• CMS has failed to crack down on unqualified providers in states with O&P licensure, which can contribute to misuse of codes, as well as fraud and abuse. BIPA mandates that in states with licensure, O&P services must be provided by licensed practitioners. Depending on each states individual licensure law, these providers can include other disciplines as well as traditional O&P providers.
  • There is ongoing confusion of O&P with DME in the minds of payers, lawmakers, and regulatory agencies.

‘Flawed Implementation’?

“I don’t think the system is flawed,” Michael says. “In fact, I continue to think it’s one of the best, most workable systems in the world, but it is not being implemented in an effective way.

“The system was originally developed by experts and intended for the use of experts,” he continues. However, unlike the CPT codes, which have been kept under the control of the AMA, control over the L-Codes went away from traditional O&P, which may have been unavoidable, Michael observes. The result has been a muddying of the waters in the application of the system.

Again, history sheds light on today’s situation.

At the time the L-Code system was created, the overwhelming majority of O&P services were custom-made to an individual patient model, Michael explains. “However, in the 1980s, we began to see the rise of less-than-custom-made devices.” For instance, body jackets for children with adolescent idiopathic scoliosis began to be made from a basic shape or module that would fit, with modifications, about 80 percent of the patients. “It seemed like a good idea at the time; you could bypass the plaster impression stage, which…was hard on many child patients, and modify and custom-fit a patient with essentially the same results as a totally custom-made device.”

The O&P profession pursued this idea and encouraged the adoption of codes to allow certain custom-fitted devices considered by industry experts to be functionally equivalent to the custom-made alternatives.

“But once we opened that door, since Medicare steadfastly refused to have any standards for the provision of O&P care, people who had no knowledge and training started coming in, claiming they had a non-custom solution that was just as good,” Michael says.

Over time, while Medicare was becoming concerned with problems of coding accuracy, the SADMERC was systematically removing descriptors such as “custom-made,” which made the codes much less strict, more generic, and harder to apply to a specific case, he continues. “They didn’t like having multiple codes, such as one for a ‘custom-made’ solution, and another for a custom-fitted solution. When you don’t have that distinction, it’s hard for non-experts to know when a device is truly fitted with great complexity or is just barely above off-the-shelf.

“Thus, the accuracy of the coding began to erode in the 80s and accelerated in the 90s. That brings us to today, where many people now feel that some of the codes are unclear and some are inaccurate, and we continue to have access to the codes by non-experts. That sort of confusion is not getting better; in fact, it’s getting worse.”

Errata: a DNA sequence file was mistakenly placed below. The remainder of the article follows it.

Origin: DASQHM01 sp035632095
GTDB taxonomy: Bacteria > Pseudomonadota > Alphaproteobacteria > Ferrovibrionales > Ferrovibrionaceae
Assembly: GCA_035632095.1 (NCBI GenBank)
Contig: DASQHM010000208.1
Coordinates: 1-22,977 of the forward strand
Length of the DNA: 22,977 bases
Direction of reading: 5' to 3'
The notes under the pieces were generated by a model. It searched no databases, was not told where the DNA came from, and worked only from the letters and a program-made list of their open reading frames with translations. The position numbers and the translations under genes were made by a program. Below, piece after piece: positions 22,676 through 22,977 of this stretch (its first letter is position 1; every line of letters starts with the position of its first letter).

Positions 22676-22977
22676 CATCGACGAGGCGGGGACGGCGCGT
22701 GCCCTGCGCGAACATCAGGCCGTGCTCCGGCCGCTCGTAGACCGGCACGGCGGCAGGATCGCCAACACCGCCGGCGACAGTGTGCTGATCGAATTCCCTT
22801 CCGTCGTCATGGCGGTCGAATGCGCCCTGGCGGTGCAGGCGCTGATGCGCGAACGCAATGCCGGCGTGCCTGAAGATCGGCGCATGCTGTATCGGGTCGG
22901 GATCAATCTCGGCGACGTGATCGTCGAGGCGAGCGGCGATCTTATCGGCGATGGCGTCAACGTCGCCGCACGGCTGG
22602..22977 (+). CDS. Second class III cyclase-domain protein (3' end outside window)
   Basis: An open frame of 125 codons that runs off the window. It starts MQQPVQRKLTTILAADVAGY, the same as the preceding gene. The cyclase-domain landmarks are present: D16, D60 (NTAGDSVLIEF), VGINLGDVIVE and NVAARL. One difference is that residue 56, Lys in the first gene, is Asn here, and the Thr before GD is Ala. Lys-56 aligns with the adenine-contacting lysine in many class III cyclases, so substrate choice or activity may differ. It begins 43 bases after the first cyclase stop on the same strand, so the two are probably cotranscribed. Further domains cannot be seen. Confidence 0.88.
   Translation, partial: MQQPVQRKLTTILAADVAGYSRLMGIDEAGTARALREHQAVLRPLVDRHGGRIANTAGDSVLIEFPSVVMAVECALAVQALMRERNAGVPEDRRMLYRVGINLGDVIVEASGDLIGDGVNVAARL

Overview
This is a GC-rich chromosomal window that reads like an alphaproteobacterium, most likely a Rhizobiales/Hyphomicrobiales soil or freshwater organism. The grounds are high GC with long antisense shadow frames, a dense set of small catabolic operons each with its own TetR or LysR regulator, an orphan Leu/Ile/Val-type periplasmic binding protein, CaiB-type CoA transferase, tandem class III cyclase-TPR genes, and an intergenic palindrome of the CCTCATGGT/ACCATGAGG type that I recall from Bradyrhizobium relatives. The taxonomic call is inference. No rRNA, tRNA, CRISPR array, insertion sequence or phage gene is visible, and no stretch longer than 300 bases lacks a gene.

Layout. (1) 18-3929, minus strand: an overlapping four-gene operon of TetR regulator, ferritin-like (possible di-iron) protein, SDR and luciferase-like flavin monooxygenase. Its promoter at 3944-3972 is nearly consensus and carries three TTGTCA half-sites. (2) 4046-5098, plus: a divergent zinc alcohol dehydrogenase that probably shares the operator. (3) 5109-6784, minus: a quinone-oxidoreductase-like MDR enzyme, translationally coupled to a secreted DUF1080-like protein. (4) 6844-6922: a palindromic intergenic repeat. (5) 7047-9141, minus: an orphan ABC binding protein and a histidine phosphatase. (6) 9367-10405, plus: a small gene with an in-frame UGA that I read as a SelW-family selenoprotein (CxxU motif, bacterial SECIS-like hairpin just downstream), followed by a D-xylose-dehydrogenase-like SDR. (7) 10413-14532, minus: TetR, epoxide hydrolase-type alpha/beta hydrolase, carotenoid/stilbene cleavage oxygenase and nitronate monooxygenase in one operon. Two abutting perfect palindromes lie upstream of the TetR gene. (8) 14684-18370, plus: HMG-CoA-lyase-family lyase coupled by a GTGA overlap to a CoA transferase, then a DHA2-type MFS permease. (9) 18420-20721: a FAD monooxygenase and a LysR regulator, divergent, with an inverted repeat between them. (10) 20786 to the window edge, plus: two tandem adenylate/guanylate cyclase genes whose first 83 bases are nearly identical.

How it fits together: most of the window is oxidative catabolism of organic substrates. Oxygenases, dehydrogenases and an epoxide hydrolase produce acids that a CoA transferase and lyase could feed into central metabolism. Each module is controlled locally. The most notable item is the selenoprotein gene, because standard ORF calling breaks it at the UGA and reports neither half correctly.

A bright spot is that AOPA appears to be developing a better working relationship with the SADMERC, which has significant influence on the outcome of coding decisions made by CMS, Kaiser notes.

Part of the problem lies not with an unwillingness on the part of CMS to improve matters, but simply in the sheer size and complexity of its systems, Dodson says. For instance, it is difficult for the HCPCS codes to keep up with advances and changes in technology. “The development of new codes is an annual process, and it’s relatively difficult. It’s not a nimble system where changes are easily made. There certainly have been a number of instances where the technology has far outstripped the codes.”

Dodson continues, “Medicare realizes the problem, but [changing it is] not a quick process.” Currently, any changes—whether to create or delete a code or change wording to a code—have to go through the entire HCPCS Workgroup, which is responsible for not only the L-Codes, but also a multitude of others, such as E-Codes for DME, V-Codes for vision, A-Codes for therapeutic shoes, and more, including the huge number of drug codes for Medicare-covered pharmaceuticals. Its very difficult to remove outdated codes, Dodson explains. Because the HCPCS system is mandated across all insurers, CMS cannot simply remove a code that it no longer needs, since other payers may still be using it.

Regarding what appears to be non-enforcement of BIPAs “qualified provider” requirements in states with O&P licensure, Dodson notes that AOPA has called CMSs attention to the problem. “Medicare is concerned and looking into it. Part of the problem lies with its current computer systems. It’s not that CMS has simply decided not to enforce the law, but its systems don’t seem at the moment to be fully capable of editing claims to prevent payment to unqualified persons.”

However, in a development that might inspire other O&P professionals across the country, licensed O&P providers in Illinois have gotten the upper hand over unqualified claimants in the realm of private insurers, according to Kaiser. “Licensing can help the profession in many, many ways. Blue Cross Blue Shield of Illinois has already recognized licensed providers as the qualified providers to bill L-Codes, and other insurers are following the lead. For instance, Blue Cross Blue Shield is not allowing podiatrists to both prescribe and dispense foot orthotics, recognizing a potential conflict of interest in, perhaps, prescribing unnecessary orthotics.”